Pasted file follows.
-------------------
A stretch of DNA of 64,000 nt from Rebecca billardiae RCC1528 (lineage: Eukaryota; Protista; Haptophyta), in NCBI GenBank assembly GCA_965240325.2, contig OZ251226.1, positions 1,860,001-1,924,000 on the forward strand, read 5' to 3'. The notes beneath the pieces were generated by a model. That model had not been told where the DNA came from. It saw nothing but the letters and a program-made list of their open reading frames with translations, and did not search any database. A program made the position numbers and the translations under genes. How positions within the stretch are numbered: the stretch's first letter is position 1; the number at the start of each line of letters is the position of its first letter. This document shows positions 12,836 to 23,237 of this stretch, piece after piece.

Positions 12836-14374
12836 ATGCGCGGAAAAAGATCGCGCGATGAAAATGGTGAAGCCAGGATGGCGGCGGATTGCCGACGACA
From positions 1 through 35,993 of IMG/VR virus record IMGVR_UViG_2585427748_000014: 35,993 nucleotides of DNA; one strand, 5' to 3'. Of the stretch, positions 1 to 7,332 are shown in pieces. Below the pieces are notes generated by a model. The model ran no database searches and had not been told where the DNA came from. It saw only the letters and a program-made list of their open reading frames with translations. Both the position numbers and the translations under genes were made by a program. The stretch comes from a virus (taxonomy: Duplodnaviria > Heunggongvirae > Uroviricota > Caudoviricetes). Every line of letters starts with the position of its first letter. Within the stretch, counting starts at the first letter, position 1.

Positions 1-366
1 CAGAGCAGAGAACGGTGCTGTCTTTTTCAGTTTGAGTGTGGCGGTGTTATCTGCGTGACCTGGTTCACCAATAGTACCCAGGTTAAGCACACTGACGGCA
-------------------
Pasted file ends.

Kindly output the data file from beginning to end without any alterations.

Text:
A stretch of DNA of 64,000 nt from Rebecca billardiae RCC1528 (lineage: Eukaryota; Protista; Haptophyta), in NCBI GenBank assembly GCA_965240325.2, contig OZ251226.1, positions 1,860,001-1,924,000 on the forward strand, read 5' to 3'. The notes beneath the pieces were generated by a model. That model had not been told where the DNA came from. It saw nothing but the letters and a program-made list of their open reading frames with translations, and did not search any database. A program made the position numbers and the translations under genes. How positions within the stretch are numbered: the stretch's first letter is position 1; the number at the start of each line of letters is the position of its first letter. This document shows positions 12,836 to 23,237 of this stretch, piece after piece.

Positions 12836-14374
12836 ATGCGCGGAAAAAGATCGCGCGATGAAAATGGTGAAGCCAGGATGGCGGCGGATTGCCGACGACA
From positions 1 through 35,993 of IMG/VR virus record IMGVR_UViG_2585427748_000014: 35,993 nucleotides of DNA; one strand, 5' to 3'. Of the stretch, positions 1 to 7,332 are shown in pieces. Below the pieces are notes generated by a model. The model ran no database searches and had not been told where the DNA came from. It saw only the letters and a program-made list of their open reading frames with translations. Both the position numbers and the translations under genes were made by a program. The stretch comes from a virus (taxonomy: Duplodnaviria > Heunggongvirae > Uroviricota > Caudoviricetes). Every line of letters starts with the position of its first letter. Within the stretch, counting starts at the first letter, position 1.

Positions 1-366
1 CAGAGCAGAGAACGGTGCTGTCTTTTTCAGTTTGAGTGTGGCGGTGTTATCTGCGTGACCTGGTTCACCAATAGTACCCAGGTTAAGCACACTGACGGCA